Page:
14. robberA person who robs (steals)Bandit, burglar, con artist, crook, looter, marauder, mugger, pickpocket, pirate, raider, rustler, shoplifter, swindler, thief, thug, brigand, buccaneer, cardsharper, cheat, chiseler, desperado, despoiler, fence, forager, fraud, hijacker, housebreaker, prowler, punk, safecracker, pillager, plunderer, operator
15. baronsA member of the lowest grade of nobilityAristocrat, lord, peer
16. contradictionA statement or proposition that contradicts or denies another or itself and is logically incongruousConflict, difference, disagreement, discrepancy, dispute, inconsistency, confutation, contravention, defiance, denial, dissension, incongruity, negation, opposite, opposition
17. radicalOf or going to the root or origin; fundamentalProfound, basal, bottom, cardinal, constitutional, essential, native, natural, organic, original, primary, primitive, deep-seated, foundational, inherent, innate, intrinsic, meat-and-potatoes, primal
18. obligationSomething by which a person is bound or obliged to do certain things, and which arises out of a sense of duty or results from custom, law etc.Accountability, agreement bond, burden, commitment, constraint, contract, debt, duty, liability, necessity, need, promise, requirement, right, trust, understanding

IELTSBAND7

France Vs Portugal # Improve Vocabulary

FRANCE VS PORTUGAL

Source – WhoScored

With the showpiece event now decided as France take on Portugal, most are leaning towards the hosts to secure glory on home turf for the third time in their history. The Portuguese, meanwhile, are aiming for their first major international trophy anywhere having narrowly missed out as hosts themselves back in 2004, and will be aiming to avenge defeat to Greece by replicating what would be another success for the underdog.

While Fernando Santos’ side haven’t exactly thrilled en route to the final, to put it mildly, they’ve proven defensively resolute to answer some doubters in that regard ahead of the tournament. That said they’ve yet to face a side of les Bleus’ quality thus far, so whether Portugal can stop France in their tracks just as they have seemingly hit their stride will be dependent on some key battle across the pitch, and we take a look at four crucial match ups.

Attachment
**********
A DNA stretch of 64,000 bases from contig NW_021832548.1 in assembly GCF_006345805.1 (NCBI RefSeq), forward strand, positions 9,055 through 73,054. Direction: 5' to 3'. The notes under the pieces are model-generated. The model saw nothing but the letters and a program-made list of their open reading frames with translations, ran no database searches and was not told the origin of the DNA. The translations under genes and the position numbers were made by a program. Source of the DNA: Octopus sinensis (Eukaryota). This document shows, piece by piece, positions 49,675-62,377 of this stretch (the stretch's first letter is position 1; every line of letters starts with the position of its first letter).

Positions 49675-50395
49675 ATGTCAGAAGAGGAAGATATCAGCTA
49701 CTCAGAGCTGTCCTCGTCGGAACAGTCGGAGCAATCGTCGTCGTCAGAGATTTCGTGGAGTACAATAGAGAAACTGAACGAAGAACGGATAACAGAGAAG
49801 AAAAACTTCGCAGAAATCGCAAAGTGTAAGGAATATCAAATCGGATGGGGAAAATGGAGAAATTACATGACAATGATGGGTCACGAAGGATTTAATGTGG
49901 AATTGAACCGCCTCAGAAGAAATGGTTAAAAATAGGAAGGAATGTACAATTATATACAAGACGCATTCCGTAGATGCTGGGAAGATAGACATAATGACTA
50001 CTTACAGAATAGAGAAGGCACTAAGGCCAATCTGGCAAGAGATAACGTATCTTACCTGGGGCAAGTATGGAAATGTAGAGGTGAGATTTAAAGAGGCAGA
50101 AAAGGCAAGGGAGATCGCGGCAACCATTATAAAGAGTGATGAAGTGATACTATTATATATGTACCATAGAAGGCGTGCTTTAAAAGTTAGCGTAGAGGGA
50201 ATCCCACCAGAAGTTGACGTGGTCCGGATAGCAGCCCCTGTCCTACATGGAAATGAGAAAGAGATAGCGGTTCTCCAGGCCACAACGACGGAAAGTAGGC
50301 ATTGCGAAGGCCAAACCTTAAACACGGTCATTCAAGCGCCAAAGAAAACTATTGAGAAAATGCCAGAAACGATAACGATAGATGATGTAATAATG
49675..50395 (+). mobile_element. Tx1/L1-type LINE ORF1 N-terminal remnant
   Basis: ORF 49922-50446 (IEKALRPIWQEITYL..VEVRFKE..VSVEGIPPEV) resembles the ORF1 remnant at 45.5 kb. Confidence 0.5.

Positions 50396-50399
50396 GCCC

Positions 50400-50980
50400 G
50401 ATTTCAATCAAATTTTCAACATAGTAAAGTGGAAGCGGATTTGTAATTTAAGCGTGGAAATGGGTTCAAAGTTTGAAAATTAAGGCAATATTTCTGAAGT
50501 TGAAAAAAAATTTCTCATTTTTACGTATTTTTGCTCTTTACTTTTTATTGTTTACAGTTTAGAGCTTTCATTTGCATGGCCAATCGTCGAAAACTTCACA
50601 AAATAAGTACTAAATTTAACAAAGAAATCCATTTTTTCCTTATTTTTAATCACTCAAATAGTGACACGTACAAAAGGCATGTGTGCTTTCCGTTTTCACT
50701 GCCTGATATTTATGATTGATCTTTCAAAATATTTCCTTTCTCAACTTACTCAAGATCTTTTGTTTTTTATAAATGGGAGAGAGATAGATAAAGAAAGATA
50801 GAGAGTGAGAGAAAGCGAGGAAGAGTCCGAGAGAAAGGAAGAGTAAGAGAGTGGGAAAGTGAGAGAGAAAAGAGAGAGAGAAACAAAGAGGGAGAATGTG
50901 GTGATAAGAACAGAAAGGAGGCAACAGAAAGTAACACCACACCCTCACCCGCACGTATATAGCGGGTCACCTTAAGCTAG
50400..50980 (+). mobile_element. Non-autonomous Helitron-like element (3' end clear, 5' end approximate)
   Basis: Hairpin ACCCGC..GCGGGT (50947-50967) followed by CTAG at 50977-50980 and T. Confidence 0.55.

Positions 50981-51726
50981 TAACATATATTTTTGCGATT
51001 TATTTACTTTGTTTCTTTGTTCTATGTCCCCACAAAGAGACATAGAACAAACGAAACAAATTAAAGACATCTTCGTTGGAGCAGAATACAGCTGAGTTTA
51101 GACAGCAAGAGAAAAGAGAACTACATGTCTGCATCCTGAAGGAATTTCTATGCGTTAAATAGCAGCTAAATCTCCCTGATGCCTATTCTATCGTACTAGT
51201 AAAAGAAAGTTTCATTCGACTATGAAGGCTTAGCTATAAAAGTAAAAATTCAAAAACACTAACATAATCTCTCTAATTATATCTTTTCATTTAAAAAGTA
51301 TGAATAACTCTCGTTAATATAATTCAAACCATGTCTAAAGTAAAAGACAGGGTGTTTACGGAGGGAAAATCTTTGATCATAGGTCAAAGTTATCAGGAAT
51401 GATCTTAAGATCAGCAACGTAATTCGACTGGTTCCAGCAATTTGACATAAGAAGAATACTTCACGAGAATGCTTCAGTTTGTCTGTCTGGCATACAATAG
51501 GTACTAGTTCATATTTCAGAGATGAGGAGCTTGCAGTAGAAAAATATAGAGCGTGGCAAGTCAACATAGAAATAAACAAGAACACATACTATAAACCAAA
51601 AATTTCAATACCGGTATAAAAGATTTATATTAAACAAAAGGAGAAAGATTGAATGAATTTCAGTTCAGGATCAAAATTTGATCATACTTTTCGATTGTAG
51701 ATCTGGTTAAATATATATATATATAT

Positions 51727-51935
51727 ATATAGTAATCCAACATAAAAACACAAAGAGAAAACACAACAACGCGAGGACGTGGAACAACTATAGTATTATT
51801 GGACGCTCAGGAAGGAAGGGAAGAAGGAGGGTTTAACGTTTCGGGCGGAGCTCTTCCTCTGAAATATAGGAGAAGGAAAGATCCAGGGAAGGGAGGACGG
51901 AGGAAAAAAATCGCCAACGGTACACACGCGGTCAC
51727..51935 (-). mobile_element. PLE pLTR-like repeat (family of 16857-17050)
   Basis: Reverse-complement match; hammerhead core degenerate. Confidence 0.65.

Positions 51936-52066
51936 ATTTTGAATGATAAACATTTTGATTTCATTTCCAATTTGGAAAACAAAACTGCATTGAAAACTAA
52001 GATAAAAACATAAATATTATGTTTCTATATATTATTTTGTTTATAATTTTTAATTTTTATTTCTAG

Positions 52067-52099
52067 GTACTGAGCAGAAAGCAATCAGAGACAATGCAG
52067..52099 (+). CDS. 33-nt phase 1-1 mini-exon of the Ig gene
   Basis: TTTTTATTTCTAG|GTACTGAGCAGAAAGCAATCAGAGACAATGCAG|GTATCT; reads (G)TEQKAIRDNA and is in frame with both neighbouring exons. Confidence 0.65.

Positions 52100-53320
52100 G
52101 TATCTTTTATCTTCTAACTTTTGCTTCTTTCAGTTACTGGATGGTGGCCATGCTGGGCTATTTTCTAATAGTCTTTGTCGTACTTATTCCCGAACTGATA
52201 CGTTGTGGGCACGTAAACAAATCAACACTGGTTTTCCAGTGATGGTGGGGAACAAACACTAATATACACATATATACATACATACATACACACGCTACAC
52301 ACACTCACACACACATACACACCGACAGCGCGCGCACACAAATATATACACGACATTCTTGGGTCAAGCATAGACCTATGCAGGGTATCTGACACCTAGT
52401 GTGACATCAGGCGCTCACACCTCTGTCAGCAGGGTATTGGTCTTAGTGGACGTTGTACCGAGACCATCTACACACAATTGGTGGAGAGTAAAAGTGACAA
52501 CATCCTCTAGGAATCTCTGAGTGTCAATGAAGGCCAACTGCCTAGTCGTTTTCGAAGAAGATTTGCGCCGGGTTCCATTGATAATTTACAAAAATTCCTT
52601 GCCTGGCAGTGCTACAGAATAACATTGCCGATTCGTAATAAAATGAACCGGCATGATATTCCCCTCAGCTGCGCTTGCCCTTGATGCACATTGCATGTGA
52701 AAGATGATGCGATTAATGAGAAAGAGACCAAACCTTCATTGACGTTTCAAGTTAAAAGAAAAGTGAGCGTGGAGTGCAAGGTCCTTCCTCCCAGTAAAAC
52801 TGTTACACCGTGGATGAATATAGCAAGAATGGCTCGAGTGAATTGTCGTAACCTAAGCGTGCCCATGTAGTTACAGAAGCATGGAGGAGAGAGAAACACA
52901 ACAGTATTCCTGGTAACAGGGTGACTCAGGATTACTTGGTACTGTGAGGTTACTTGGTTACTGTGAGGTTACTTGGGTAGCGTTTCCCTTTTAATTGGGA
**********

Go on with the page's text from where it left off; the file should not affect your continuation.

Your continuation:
Pepe vs Olivier Giroud

He may have missed out on the win over Wales last time out through injury but Pepe will be determined to prove his fitness ahead of Sunday’s final and that much may prove decisive. The Real Madrid centre-back is not a popular figure but when he does let his football do the talking few would question his ability and commitment at the back. The 33-year old not only distributes with accuracy from defence but reads the game exceptionally well, which will be key to cutting the supply line to Olivier Giroud having averaged the second most interceptions per game of players to make more than three appearances this summer.

Giroud, meanwhile, isn’t everyone’s cup of tea but his ability to bring others into play – most notably Griezmann – has been pivotal to France’s improvements as the tournament has progressed. A threat when balls are delivered into feet or in the air, his battle with Pepe, assuming the latter is fit, will be key. Both players have won the most aerial duels for their respective sides this summer (Pepe – 4 per game, Giroud – 4.6) but who will come out on top at the Stade de France?

William Carvalho vs Antoine Griezmann

There’s no question as to the man of the moment right now, and little doubt as to the favourite for the Player of the Tournament gong regardless of Sunday’s outcome, with Antoine Griezmann hitting top form just when it has mattered most. After a disappointing start to his Euro 2016 campaign, somewhat wasted out on the right of a 4-3-3 formation and consequently dropped in France’s second group game against Albania, the Atletico forward has found his feet since a switch to a 4-2-3-1 system in support of Olivier Giroud.

Following a move infield after the interval as the hosts trailed to Ireland in the round of 16, Griezmann has fired off 14 shots (8 on target), created 7 chances and completed 6 dribbles in 225 minutes of action. That’s opposed to tallies of 10 shots (4 on target), 4 key passes and one dribble in 209 minutes from a right-sided berth. He’s profiting from Giroud’s hold up play in the middle, and the link between the two will need to be restricted.

That will likely be the job of William Carvalho, who should return to the side having missed the semi-final with Wales through suspension. There’s a sense that the Sporting midfielder has never quite come good on his potential but this summer he has been key to Portugal’s success. After sitting out of the opener with Iceland the 24-year old has claimed his place at the base of the midfield, making more tackles (11) than any teammate this summer and completing the most passes (235) for Santos’ side.

Renato Sanches vs Paul Pogba

While Paul Pogba is yet to convince a worldwide audience of the hype that has built around him for some time and culminated ahead of this tournament, he is a model midfielder when it comes to youngsters who are unfazed by those around them. Now 23, the Juventus powerhouse is an experienced pro by contrast to Renato Sanches, though the latter perhaps looks more likely than any young player since Pogba’s emergence to emulate the success of the former Manchester United man.